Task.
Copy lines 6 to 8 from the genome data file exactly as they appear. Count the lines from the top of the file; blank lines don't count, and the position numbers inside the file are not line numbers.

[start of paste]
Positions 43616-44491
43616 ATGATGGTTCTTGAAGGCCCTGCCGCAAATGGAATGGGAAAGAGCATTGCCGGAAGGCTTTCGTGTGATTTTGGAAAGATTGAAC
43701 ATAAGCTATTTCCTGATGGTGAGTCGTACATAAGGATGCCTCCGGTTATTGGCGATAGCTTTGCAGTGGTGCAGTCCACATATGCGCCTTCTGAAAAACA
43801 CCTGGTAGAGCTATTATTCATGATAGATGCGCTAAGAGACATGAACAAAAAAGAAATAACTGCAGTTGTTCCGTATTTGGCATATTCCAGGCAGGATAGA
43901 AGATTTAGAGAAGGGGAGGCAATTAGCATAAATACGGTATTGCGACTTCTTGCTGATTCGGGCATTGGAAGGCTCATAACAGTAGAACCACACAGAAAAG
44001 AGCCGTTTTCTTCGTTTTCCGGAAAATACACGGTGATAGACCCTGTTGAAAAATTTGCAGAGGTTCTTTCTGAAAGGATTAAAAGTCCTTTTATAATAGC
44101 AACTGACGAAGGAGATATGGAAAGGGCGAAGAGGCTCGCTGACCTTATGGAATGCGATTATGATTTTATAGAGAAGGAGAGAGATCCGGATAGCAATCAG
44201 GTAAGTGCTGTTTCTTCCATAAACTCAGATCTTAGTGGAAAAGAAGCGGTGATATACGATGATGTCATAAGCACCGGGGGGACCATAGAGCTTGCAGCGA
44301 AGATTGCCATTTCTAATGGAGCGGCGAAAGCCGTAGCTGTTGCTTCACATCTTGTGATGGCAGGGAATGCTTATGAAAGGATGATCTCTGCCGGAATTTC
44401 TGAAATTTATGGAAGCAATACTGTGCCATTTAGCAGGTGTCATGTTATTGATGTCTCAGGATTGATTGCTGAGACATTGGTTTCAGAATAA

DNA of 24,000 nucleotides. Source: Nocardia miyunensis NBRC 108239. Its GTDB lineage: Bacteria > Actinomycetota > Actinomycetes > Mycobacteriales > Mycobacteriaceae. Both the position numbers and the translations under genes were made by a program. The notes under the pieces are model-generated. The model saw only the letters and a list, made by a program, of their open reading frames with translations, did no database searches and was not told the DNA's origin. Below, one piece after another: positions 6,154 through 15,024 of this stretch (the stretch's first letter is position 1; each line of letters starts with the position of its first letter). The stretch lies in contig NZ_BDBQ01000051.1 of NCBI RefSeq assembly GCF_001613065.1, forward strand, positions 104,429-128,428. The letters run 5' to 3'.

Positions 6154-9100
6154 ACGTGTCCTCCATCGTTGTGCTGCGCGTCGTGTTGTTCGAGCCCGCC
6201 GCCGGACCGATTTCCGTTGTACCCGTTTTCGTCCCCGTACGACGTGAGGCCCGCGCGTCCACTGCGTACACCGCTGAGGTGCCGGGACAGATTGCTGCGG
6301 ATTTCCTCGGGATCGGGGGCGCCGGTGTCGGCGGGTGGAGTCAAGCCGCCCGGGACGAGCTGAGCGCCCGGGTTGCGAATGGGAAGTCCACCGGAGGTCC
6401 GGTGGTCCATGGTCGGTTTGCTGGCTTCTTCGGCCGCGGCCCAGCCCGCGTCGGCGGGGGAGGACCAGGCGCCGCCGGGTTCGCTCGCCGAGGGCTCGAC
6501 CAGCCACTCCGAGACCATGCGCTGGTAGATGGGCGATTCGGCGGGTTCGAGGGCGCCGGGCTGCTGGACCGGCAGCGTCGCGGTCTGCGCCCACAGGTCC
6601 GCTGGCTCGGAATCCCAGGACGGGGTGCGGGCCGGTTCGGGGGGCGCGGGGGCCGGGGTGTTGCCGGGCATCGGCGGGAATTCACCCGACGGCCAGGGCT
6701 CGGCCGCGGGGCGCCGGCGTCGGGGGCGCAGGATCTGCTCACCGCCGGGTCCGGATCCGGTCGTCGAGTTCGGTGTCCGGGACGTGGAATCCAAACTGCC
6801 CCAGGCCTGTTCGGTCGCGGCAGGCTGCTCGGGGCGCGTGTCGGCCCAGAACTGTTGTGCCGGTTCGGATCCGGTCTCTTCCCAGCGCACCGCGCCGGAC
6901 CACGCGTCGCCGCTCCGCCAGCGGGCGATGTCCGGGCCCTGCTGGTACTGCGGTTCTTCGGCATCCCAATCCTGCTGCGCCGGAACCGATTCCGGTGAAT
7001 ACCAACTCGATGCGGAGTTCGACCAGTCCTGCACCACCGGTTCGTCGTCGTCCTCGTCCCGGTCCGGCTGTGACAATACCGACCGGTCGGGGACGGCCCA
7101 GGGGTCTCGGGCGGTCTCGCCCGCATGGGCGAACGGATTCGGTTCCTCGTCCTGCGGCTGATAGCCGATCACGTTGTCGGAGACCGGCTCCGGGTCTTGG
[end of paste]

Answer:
44001 AGCCGTTTTCTTCGTTTTCCGGAAAATACACGGTGATAGACCCTGTTGAAAAATTTGCAGAGGTTCTTTCTGAAAGGATTAAAAGTCCTTTTATAATAGC
44101 AACTGACGAAGGAGATATGGAAAGGGCGAAGAGGCTCGCTGACCTTATGGAATGCGATTATGATTTTATAGAGAAGGAGAGAGATCCGGATAGCAATCAG
44201 GTAAGTGCTGTTTCTTCCATAAACTCAGATCTTAGTGGAAAAGAAGCGGTGATATACGATGATGTCATAAGCACCGGGGGGACCATAGAGCTTGCAGCGA